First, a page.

A Protection System for the JET ITER-Like Wall Based on Imaging Diagnostics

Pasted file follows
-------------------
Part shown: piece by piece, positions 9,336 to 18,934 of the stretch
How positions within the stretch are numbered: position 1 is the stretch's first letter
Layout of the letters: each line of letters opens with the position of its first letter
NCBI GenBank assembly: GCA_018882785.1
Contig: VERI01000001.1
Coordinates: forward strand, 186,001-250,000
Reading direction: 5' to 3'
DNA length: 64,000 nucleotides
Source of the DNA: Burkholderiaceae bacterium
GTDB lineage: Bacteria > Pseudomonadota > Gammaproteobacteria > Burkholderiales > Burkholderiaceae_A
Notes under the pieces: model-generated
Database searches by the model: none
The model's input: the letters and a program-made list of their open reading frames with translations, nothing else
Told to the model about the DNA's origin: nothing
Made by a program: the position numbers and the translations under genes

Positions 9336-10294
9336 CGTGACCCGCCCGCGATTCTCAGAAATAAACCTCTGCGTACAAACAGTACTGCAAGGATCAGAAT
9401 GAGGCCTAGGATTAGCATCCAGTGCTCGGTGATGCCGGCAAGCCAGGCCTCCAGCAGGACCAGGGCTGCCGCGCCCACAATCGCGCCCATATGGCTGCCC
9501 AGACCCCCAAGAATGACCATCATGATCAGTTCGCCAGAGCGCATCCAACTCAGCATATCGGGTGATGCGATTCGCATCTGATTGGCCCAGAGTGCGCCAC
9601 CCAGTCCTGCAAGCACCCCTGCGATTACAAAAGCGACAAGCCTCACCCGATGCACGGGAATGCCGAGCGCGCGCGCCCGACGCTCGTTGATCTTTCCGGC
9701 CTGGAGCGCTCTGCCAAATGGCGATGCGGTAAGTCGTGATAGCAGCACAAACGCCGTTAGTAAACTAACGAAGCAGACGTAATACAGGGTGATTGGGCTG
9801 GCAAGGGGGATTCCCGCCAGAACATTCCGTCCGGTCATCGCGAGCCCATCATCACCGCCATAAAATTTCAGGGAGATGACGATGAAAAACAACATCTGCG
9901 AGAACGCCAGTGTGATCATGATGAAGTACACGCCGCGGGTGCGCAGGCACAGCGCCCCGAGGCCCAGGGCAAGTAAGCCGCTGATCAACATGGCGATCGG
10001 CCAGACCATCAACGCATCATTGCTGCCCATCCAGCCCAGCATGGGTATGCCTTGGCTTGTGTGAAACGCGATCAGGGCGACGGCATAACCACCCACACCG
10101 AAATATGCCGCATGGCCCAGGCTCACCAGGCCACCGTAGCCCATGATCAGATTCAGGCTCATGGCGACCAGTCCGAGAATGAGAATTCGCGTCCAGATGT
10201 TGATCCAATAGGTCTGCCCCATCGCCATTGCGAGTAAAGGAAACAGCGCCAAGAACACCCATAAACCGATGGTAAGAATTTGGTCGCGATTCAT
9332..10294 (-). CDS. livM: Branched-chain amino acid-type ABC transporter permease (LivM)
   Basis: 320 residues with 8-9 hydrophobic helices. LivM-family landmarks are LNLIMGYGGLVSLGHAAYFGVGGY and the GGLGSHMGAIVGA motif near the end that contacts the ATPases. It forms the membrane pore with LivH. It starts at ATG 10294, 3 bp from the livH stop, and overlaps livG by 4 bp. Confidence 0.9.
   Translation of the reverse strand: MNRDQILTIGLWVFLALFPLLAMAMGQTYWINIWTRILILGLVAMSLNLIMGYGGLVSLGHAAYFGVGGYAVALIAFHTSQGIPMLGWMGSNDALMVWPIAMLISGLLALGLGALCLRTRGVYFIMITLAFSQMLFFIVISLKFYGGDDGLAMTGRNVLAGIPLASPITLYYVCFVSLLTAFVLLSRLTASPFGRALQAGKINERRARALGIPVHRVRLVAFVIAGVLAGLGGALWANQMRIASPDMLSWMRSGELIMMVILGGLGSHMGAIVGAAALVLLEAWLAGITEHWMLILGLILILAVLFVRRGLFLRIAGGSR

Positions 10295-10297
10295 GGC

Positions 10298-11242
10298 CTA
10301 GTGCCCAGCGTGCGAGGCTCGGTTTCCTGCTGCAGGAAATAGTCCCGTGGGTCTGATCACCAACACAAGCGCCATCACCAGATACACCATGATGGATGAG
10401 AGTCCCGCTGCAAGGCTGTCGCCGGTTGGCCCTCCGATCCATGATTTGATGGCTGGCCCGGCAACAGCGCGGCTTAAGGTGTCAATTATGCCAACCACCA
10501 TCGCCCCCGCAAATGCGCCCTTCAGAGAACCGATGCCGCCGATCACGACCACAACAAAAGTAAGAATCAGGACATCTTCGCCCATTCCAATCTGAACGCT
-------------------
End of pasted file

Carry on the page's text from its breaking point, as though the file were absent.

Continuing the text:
The new JET ITER-like wall (made of beryllium and tungsten) is more fragile than the former Carbon Fiber Composite (CFC) wall and requires active protection to prevent excessive heat loads on the Plasma Facing Components (PFC). Analogue CCD cameras operating in the near infrared wavelength are used to measure surface temperature of the PFCs. Region Of Interest (ROI) analysis is performed in real time and the maximum temperature measured in each ROI is sent to the Vessel Thermal Map (VTM). The protection of the ITER-like wall system started in October 2011 and has already successfully led to a safe landing of the plasma when hot spots were observed on the Be main chamber PFCs. Divertor protection is more of a challenge due to dust deposits that often generate false hot spots. In this contribution we describe the camera, data capture and real time processing systems. We discuss the calibration strategy for the temperature measurements with cross validation with thermal IR cameras and bi-colour pyrometers. Most importantly, we demonstrate that a protection system based on CCD cameras can work and show examples of hot spot detections that stop the plasma pulse. The limits of such a design and the associated constraints on the operations are also presented.